If you heard jokes this morning about House Speaker John Boehner (R-Ohio) releasing a video of himself with a toy monkey, it’s worth noting that those jokes were true.
In one of the more unexpected things to come out of Boehner’s office in a long while, the Speaker’s official blog posted an item of a toy monkey that’s apparently become something of an unofficial mascot.
It all started in the fall of 2011, when Speaker Boehner joked in an interview that some days he felt like a windup toy because his jam-packed scheduled kept him so busy. So, as a light-hearted token of appreciation (and a less-than-subtle reminder to not use that metaphor again), Speaker Boehner’s staff brought the monkey to the U.S. Capitol.The Speaker got the joke, and as seen in the video above, the monkey has been eavesdropping and photobombing from the comfort and convenience of his home on the Speaker’s coffee table ever since.
In the video, the Speaker says to the camera, “My staff gave it to me…. Every 15 to 30 minutes, they come in and wind me up and I do my thing.”
The video also shows Boehner telling some children in his office, pointing to the monkey that mindlessly bangs cymbals together over and over again, “That’s what I do all day.” In a voice-over, the Speaker adds, apparently in reference to the toy, “This is me.”
For what it’s worth, I’m not inclined to criticize lighthearted videos like these. Everyone has their diversions – Speaker Boehner has a toy monkey in his office; I have Monty Python figures in mine – so there’s no judgment here.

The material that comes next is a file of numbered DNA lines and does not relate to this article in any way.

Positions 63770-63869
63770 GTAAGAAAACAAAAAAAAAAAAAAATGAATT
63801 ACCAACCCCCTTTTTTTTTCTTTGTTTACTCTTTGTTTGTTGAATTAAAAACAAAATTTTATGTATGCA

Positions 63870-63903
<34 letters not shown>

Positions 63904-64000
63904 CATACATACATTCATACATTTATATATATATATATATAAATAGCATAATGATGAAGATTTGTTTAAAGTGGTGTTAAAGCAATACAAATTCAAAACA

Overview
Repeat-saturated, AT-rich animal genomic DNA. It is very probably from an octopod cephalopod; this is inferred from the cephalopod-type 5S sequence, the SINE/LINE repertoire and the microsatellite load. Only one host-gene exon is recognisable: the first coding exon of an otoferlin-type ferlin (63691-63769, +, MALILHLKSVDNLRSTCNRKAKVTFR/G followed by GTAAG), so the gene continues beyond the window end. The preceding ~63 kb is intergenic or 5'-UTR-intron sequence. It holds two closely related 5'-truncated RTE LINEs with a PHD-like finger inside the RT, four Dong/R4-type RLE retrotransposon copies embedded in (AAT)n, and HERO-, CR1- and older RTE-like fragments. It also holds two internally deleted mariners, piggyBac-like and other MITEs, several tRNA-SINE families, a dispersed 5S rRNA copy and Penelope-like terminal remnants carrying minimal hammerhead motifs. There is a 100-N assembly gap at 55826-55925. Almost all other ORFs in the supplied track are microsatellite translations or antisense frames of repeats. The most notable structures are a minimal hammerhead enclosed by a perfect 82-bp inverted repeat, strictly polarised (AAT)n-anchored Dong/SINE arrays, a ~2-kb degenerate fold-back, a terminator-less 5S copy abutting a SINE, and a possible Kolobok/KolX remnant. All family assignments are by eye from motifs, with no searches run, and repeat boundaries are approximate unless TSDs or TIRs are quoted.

But watching the video, a couple of things occurred to me.
First, if the White House ever released a comparable video, I imagine there’d be an avalanche of columns from Beltway pundits about how disengaged President Obama is, to the point that he sees his duties as little more than mindlessly banging cymbals for no reason.
Second, hearing Boehner say “this is me” in reference to the toy reminded me of a scene from a movie called “Grosse Pointe Blank.” There’s a scene in which Martin Blank (played by John Cusack) is talking to his therapist, Dr. Oatman (played by Alan Arkin), about a dream he had in which he was the wind-up Energizer Bunny from the commercials.
“Martin, it’s a terrible dream,” Arkin’s character says. “It’s a depressing dream to dream about that rabbit. It’s got no brain; it’s got no blood; it’s got no anima. It just keeps banging on those meaningless cymbals, and going and going.”
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Speaker Boehner, monkeying around